21 Details about the single cooperative formations in the region as laid out in the annex of this study were partly collected on the basis of direct requests to the respective secretariat or administrative board. The collection of relevant information also comprised a series of informal explorative interviews with selected EU officials as well as with experts from relevant international think tanks such as, for example, Hiski Haukkala, Researcher at the Finnish Institute of International Affairs/Ulkopoliittisen instituutin in Helsinki (FI), and Ar?nas Molis, Head of the Eastern Countries Monitoring Division at the Centre for Strategic Studies/Strategini? studij? centras in Vilnius (LT).25 The working material mainly comprised secondary literature (textbooks, relevant periodicals and scholarly journals), journalistic (daily and weekly press) as well as primary sources, such as official EU-documents, constitutive declarations and statutes of regional and sub-regional associations. II. Research Strategy This study follows an issue and problem-oriented research strategy. The empirical phenomenon of regionalism in the BSR builds the point of departure, and remains the centre of reference throughout the whole analytical process. Instead of presenting a compound theoretical framework at the beginning to frame the focus of analytical perception, the study follows an inverted structure, in which the theoretical incorporation and abstraction of Baltic Sea Regionalism, of the Baltic Sea Conundrum, constitutes the ultimate step in the research process. The consideration behind this strategic choice is that the present stock of theories does not offer any approach that would perfectly suit and accommodate the specificities of the very research questions investigated in this study. As the most appropriate theoretical model is expected to involve a combination of existing theoretical models, the study seeks to reconciliate various traditions of thought alongside the demands posed by the empirical subject matter. The underlying motivation is mainly to provide a theoretical basis for future empirical contributions to the field without necessarily opting for any single approach to explain a limited range of questions. The study also refrains from testing certain pregiven hypotheses, which is supported by the fact that many aspects of the empirical phenomenon concerned are not immediately manifest and testable in the narrow sense. The study first locates the BSR case conceptually within the broad range of ‘regionalisms’, which include various different forms of collective organisation or networking focusing on a specific region or spatial entity. Descriptive elaborations on the emergence and development of Baltic Sea Regionalism prepare for the issue-driven discussion of various strands of theory, namely European Integration Theory (EIT), International Relations Theory (IRT) as well as Comparative Theory (CT). The overview gained from this assessment builds the basis for the concluding remarks on the ‘abstractability’ of the subject matter. The practical aim of the theoretical section (chapter 4) is to track the explanatory value and potential shortcomings of selected approaches in the face of the analytical perspective of this study, and thereby, to provide useful reference for further discussions about the theoretical incorporation of Baltic Sea Regionalism, and for future empirical studies dealing with the phenomenon. 25 Most interview partners declined to be cited directly. Their contributions mainly influenced the overall arrangement of the study but did not add any content that would have to be quoted in detail. 22 E. Preliminary Assumptions, Research Questions and Structure As laid out above, this study focuses on three analytical cornerstones: (1) the Baltic Sea Region and Baltic Sea Regionalism, (2) Sweden and Finland as two major regional stakeholders and EU member states, and accordingly, (3) the EU as an overall framework and macro-level reference. The analytical aim is to elaborate on each of these points, and to analyse the interrelations between them on the basis of the following assumptions:26 (1) The Baltic Sea Region and Baltic Sea Regionalism: The empirical point of reference for this study is the specific structural nature of the Baltic Sea region. This thematic focus is based on the following presumptions: – Since 1989, a variety of regionalist formations have emerged in Northern Europe. – These regionalist dynamics particularly concentrated in the BSR, and eventually, turned this region into the centre of gravity of Northern Europe. – Today’s BSR features a remarkably high density and variety of cooperative arrangements, such as regional councils, associations and initiatives. Therefore, it can be regarded as one of Europe’s most ‘networked’ regions. – It is assumed that this particular characteristic has an impact on the foreign policy orientation of nation states situated in the region. Hence, it is regarded as a highly significant factor influencing their conduct as EU member states. – The analysis of regionalism offers good opportunities for the evaluation of the integrative attitude of single EU member states. There is a certain tendency in IR to regard transnational regionalism as some sort of natural process that results from the fact of mere geographical closeness. Most often, according to this perception, regions have the connotation as something self-evident, secondary and marginal. In contrast thereto, this study is based on the assumption that – Regionalism, and most importantly, the degree of regional cohesion, has to be considered as rather being an option than a matter of course. (2) Sweden and Finland as major regional stakeholders and EU member states: – The foreign policy orientation of Sweden and Finland shows a particularly strong adherence to the immediate neighbourhood, and most importantly, the BSR. – This alleged regional affixedness is a typical peculiarity of small states in general, and most particularly, of small states situated in a peripheral position. – The impact of regionalist structures on their external and European policy conduct is likely to be stronger than in bigger continental BSR countries (e.g. Germany). – Despite many similarities, their EU membership profiles are basically different. – While Sweden has been traditionally reluctant to integrate fully into the EU, Finland has been rather pragmatic in its performance and conduct as a member. – This difference is likely to be reflected on the regional scene and the strategic conduct of these two states in various different regionalist matters and contexts. 26 The preliminary assumptions that guide the analysis partly reflect the findings of previous research conducted in the context of previous research on European Integration and Neutrality. See GEBHARD Carmen: Europäische Integration und Neutralität. Österreich und Schweden im Vergleich. Diplomarbeit Vienna 2004.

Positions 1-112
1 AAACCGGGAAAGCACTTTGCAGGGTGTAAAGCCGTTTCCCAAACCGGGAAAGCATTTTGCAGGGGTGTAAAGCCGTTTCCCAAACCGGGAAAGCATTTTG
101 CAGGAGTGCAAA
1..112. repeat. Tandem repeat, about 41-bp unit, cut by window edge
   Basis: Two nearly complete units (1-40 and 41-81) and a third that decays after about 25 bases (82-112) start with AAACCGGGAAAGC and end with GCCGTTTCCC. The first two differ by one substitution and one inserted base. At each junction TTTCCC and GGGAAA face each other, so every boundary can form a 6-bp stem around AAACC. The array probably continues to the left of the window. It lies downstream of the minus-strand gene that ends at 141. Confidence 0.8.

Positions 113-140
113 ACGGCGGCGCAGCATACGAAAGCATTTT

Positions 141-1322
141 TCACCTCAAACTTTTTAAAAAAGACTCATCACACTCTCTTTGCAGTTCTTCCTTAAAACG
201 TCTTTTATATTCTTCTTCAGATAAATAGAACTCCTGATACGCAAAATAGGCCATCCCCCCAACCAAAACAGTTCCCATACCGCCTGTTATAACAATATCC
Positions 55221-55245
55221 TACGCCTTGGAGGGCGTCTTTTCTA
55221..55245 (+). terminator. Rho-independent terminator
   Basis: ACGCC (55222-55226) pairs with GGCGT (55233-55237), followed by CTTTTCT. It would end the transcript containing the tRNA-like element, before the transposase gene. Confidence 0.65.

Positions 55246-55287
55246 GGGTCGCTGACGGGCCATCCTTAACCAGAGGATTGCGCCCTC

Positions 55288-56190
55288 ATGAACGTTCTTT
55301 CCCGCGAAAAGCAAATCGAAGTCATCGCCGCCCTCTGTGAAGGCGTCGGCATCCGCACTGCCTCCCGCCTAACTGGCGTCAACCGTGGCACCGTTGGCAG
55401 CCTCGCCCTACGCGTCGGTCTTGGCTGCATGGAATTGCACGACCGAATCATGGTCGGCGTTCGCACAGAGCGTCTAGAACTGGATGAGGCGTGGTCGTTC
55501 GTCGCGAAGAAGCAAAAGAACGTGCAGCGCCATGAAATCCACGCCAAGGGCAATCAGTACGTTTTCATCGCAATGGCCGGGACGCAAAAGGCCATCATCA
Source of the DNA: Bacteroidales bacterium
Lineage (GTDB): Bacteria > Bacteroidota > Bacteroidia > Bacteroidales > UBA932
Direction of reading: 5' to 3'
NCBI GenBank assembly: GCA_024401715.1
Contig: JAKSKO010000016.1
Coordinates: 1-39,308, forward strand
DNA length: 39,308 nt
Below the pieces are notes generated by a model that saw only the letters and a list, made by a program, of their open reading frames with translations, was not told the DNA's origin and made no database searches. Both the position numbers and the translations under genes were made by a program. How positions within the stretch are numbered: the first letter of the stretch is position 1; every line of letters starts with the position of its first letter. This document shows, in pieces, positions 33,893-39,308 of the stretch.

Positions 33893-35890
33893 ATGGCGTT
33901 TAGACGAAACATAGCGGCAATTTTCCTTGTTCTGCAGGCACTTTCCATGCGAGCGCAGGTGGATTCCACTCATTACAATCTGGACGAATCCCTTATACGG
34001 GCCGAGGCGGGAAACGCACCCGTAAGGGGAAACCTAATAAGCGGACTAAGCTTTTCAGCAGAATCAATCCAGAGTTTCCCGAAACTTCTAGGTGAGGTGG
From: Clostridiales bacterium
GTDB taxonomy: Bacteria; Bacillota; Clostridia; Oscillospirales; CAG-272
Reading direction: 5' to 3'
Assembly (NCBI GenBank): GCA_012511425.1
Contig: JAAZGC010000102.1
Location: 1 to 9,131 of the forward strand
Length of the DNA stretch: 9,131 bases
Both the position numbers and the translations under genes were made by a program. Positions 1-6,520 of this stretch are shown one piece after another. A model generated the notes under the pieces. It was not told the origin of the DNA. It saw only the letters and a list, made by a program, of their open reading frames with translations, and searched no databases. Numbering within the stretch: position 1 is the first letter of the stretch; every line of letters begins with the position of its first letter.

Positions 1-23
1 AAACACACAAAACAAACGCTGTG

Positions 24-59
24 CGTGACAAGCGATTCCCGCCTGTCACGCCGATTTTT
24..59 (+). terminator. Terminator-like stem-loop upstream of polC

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Zusammenfassung

Seit 1989 ist es im Ostseeraum zu einer explosionsartigen Entstehung einer Vielzahl von regionalen Initiativen und Zusammenschlüssen gekommen. Der Ostseeraum weist bis heute eine europaweit einzigartig hohe Konzentration an kooperativen regionalen Strukturen auf. Diese bilden gemeinsam ein enges Netzwerk von Vereinigungen, die unter dem Überbegriff der "Ostseezusammenarbeit’ interagieren.

Diese Studie analysiert die Hintergründe dieses regionalen Phänomens oder so genannten „Ostsee-Rätsels“ auf Basis eines Vergleichs zwischen den Regionalpolitiken zweier staatlicher Schlüsselakteure, Schweden und Finnland, wobei der europäische Integrationsprozess als übergeordneter Bezugsrahmen für die Untersuchung dient.